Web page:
Jun 10 2009

How ARRA and HITECH provisions affect HIPAA compliance

Category: hipaaDISC @ 4:02 pm
HIPAA Compliant Seal

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HIPAA Plain and Simple

How ARRA and HITECH provisions will affect HIPAA compliance. We will highlight the changes to HIPAA due to these new provisions and discuss a possible solution, how to comply with these new HIPAA security and privacy requirements. American Recovery and Reinvestment Act of 2009 (ARRA) was signed into a law on February 17, 2009. The Health Information Technology for Economic and Clinical Health Act (HITECH) provisions of ARRA include important changes in Health Insurance Portability & Accountability Act (HIPAA).

2/17/210 applies to business associate – Covered Entity (CE) can apply the HIPAA provisions to Business Associates (BA) through business associate agreement. The HIPAA Administrative Simplification Security Rule “shall apply to a business associate of a covered entity in the same manner that such sections apply to the covered entity. With the change in the HITECH privacy provisions of ARRA, the business associate now has responsibility and liability directly for a breach. CE should revise their business associate contracts to reflect the changes before the deadline.

Civil Action & Penalties – State Attorney General can prosecute neglect and individual can receive monetary compensation. HIPAA now have teeth with monetary, civil and criminal prosecution.

Breach Notification – Notification to individual, HHS and media – Notification become more formal if the affected residents are more than 500. Use appropriate public media for cases involving more than 500 individuals. A breach requires notification, which is activated when there is an incident of “unsecured protected health information”.

Accounting for disclosure – CE is accountable for its BA disclosure of Protected Health Information (PHI)

Sale of Protected health Information – CE and BA cannot receive payment in exchange of PHI without an individual authorization. CE and BA are required to tell patients about disclosure of PHI for payment, treatment and administrative operation.

HIPAA compliance and how to manage your risks to healthcare assets:

HIPAA requires CE to have appropriate administrative, technical and physical safeguards to protect the privacy of health information. However HIPAA did not provide specific guidance as to what measure and controls will be appropriate.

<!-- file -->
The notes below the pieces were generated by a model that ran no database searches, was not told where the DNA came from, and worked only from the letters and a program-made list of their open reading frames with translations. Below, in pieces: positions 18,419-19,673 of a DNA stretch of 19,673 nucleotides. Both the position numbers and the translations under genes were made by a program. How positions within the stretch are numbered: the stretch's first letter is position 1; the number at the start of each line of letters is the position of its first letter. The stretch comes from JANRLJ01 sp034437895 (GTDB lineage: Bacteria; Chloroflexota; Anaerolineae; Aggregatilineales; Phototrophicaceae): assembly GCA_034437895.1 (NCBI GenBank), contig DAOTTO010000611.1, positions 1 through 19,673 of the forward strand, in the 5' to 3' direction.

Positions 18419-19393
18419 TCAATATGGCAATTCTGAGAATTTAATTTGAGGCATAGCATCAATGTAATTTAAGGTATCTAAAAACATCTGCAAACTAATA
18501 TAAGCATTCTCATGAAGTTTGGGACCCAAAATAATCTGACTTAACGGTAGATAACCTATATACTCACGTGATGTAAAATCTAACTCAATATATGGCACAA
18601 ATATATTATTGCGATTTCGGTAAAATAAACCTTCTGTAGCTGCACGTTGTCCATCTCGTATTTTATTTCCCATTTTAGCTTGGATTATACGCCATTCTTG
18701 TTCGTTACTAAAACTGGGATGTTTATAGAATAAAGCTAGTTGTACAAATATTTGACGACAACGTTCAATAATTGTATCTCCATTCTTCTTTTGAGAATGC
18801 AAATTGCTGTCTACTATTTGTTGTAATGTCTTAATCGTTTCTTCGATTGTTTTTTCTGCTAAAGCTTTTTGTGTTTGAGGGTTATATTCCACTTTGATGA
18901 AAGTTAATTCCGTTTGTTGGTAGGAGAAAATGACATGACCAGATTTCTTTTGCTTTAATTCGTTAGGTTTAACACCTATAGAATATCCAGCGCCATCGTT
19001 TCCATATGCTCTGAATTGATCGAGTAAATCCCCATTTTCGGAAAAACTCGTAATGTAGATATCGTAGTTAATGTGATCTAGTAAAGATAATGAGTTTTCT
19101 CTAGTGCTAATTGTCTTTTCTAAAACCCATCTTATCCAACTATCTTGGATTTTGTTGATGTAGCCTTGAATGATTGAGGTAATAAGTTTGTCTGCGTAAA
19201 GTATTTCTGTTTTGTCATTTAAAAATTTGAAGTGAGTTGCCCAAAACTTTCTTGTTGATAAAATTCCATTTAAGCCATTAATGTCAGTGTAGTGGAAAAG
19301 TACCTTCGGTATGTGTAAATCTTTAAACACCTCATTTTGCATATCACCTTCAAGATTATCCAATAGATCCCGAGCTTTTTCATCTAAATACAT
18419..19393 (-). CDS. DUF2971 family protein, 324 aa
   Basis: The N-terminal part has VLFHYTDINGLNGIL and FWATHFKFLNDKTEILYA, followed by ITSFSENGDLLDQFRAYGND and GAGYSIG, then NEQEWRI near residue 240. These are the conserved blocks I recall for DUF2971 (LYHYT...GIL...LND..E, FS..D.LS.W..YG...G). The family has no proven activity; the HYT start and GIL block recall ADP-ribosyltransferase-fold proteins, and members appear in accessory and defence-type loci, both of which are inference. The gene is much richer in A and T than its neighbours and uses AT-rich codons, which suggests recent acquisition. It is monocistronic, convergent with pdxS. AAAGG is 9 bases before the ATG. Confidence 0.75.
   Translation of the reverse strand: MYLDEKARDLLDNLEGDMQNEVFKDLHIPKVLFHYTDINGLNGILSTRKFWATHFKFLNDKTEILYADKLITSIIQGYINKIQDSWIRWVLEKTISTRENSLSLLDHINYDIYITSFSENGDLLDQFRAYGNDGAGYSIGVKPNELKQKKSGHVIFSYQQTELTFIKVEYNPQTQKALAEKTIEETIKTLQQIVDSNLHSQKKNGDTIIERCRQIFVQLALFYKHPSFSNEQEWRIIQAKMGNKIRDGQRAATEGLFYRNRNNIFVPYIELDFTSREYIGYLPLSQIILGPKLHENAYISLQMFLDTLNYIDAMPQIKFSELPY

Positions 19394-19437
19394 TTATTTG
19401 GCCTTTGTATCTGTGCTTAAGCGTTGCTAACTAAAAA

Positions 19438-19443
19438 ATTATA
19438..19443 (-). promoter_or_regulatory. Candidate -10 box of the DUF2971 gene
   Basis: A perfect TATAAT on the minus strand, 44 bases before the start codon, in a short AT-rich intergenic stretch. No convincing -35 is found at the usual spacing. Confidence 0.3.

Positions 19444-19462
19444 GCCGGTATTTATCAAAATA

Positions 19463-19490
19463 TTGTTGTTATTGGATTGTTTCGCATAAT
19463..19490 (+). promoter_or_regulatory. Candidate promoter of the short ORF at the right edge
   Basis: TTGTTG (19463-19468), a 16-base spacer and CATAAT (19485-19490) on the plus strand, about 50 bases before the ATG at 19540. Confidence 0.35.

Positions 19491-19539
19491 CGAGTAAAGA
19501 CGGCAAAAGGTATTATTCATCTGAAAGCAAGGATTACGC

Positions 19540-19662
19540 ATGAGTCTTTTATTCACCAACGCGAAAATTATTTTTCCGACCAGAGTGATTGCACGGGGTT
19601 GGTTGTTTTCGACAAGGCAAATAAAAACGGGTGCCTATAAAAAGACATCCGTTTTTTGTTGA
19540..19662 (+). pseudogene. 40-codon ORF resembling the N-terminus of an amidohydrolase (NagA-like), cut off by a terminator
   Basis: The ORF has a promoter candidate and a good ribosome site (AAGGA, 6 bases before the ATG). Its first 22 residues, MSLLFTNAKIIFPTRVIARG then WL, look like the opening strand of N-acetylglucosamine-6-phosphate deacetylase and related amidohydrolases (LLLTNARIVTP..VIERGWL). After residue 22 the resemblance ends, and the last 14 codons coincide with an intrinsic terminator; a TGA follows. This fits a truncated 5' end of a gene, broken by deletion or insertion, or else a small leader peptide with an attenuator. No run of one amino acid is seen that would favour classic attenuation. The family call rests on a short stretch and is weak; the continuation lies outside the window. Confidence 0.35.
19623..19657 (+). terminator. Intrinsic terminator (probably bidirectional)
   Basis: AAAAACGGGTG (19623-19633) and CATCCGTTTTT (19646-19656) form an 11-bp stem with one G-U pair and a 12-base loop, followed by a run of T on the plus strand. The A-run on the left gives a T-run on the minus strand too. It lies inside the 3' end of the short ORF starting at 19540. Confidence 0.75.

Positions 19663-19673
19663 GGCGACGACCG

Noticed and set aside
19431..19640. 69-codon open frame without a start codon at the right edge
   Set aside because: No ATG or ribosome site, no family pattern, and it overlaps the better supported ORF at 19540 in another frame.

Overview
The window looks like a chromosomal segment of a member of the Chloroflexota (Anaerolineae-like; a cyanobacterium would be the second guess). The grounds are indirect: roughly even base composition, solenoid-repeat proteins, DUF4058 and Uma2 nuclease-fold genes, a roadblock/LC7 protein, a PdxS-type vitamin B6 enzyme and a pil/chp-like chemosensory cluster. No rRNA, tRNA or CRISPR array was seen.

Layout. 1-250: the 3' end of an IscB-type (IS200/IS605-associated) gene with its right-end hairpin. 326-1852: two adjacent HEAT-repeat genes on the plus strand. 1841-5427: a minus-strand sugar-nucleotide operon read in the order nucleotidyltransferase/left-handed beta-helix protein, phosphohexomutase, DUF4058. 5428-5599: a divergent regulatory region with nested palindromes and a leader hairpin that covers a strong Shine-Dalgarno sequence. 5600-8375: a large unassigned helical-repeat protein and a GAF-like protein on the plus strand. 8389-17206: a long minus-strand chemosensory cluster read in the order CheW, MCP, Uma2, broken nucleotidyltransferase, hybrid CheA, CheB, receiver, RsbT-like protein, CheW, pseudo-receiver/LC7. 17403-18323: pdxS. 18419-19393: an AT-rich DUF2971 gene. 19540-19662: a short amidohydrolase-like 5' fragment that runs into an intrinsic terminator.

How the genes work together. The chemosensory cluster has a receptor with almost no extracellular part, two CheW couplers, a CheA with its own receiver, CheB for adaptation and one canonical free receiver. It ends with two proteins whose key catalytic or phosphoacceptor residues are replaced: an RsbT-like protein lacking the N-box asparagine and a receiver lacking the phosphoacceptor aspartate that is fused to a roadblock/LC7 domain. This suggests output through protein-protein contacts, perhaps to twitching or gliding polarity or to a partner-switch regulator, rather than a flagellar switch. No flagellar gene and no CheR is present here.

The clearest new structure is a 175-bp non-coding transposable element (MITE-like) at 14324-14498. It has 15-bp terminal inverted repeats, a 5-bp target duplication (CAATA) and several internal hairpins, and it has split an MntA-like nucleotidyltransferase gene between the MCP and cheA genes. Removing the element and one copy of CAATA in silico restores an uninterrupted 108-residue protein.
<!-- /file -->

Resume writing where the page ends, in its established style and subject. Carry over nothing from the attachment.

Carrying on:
ISO 27001 provides the basis to build an Information Security management System (ISMS), where organization can develop its own ISMS by applying controls from ISO 27002 code of practice. Only those controls apply which relate to its business objectives and the potential risks to the business. One document which is required to build ISMS is the Statement of Applicability (SoA) which explains why each of the 133 controls from ISO27002 is included in SoA and justification of the remaining controls which are not included. You can build ISMS suitable to your HIPAA needs, a healthcare organization could use its ISMS to ensure that HIPAA security standards required controls were selected from ISO 27002 and appropriately implemented. You need to certify ISMS (ISO 27001) to provide an ongoing assurance to HHS and healthcare business associates which can provide an edge in this downturn economy and more opportunities to enhance business worldwide.

5 HIPAA Rules Regarding Text Messaging

Resources:
CMS audit checklist
NIST guide for implementing HIPAA

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Tags: American Recovery and Reinvestment Act of 2009, arra, Health Insurance Portability and Accountability Act, hipaa, hipaa laws, hipaa privacy, hipaa security, hippa compliance, hitech, Protected Health Information

20 Responses to “How ARRA and HITECH provisions affect HIPAA compliance”

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  6. StevenTaylor says:

    So what's new? People shouldn't be very surprised because our politicians don't really care about law enforcing and health care. The medical system is getting worse and worse, but we do have some good news from the laws that will force health insurance companies to accept chronical ill people. That's all. But I need to mention that the law forcing health insurance companies is still to be discussed.
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    Thanks for posting the resources because it gave me the opportunity of checking your data and it all seems quite accurate. This means our health reform is going down the hill.
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    HIPAA applies to “covered entities” and “business associates” of covered entities. Covered entities generally include health care providers, health plans, and health care clearinghouses. Business associates of covered entities are those persons or entities that have access to PHI (protected health information) as a result of a contractual relationship with a covered entity to perform services that involve the use or disclosure of PHI.

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